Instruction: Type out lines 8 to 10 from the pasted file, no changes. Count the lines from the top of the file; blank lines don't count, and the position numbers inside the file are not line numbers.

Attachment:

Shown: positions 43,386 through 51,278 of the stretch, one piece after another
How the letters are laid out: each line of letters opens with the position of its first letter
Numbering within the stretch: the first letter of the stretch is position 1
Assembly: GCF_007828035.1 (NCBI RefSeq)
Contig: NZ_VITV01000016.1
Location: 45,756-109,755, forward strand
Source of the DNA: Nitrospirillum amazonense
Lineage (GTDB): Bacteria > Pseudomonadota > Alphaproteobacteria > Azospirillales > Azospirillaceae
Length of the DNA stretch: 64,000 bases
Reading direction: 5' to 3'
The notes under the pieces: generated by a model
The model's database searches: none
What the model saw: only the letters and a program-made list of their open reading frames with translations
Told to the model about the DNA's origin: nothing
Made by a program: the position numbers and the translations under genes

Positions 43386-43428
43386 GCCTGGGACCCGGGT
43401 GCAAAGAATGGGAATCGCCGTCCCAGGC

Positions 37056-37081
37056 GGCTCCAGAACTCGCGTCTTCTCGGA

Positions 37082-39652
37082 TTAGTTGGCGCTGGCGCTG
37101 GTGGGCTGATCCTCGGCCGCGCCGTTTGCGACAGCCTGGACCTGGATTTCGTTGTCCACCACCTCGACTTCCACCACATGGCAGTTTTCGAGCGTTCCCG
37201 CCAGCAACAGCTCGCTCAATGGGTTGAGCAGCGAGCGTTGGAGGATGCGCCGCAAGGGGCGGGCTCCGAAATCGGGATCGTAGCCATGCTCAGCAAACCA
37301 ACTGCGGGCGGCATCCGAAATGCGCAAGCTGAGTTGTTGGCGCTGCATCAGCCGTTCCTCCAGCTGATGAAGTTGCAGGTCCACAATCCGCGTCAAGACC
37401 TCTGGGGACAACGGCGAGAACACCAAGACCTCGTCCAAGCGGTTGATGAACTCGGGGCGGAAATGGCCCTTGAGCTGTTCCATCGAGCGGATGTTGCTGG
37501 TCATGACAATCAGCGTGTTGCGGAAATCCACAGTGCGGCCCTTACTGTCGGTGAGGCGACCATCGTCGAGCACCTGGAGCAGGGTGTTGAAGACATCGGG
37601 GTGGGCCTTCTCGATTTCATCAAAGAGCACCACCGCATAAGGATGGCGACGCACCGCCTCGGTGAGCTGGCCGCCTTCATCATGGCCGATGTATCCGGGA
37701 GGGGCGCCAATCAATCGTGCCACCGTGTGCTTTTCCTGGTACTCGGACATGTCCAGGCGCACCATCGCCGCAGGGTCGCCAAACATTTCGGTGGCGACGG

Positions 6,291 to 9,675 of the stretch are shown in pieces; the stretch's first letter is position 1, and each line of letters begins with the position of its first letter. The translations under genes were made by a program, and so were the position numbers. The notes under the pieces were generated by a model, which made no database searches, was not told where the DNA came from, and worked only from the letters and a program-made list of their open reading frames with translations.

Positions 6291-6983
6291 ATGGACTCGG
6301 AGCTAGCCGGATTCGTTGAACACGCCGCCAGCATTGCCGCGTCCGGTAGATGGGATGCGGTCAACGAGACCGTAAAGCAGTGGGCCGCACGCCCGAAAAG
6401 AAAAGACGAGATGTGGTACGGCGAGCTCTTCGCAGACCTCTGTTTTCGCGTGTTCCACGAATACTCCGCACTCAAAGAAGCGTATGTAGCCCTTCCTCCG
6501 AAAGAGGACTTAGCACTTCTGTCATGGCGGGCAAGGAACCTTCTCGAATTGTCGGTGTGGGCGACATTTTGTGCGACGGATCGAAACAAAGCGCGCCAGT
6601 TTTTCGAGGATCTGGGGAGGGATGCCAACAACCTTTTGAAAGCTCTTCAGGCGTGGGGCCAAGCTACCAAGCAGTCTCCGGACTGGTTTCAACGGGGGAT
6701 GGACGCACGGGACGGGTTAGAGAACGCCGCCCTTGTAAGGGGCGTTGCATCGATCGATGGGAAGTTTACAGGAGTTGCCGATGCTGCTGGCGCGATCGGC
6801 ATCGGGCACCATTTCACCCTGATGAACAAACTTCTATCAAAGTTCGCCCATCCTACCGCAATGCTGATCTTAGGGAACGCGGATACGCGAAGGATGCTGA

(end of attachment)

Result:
Lineage (GTDB): Bacteria > Pseudomonadota > Alphaproteobacteria > Azospirillales > Azospirillaceae
Length of the DNA stretch: 64,000 bases
Reading direction: 5' to 3'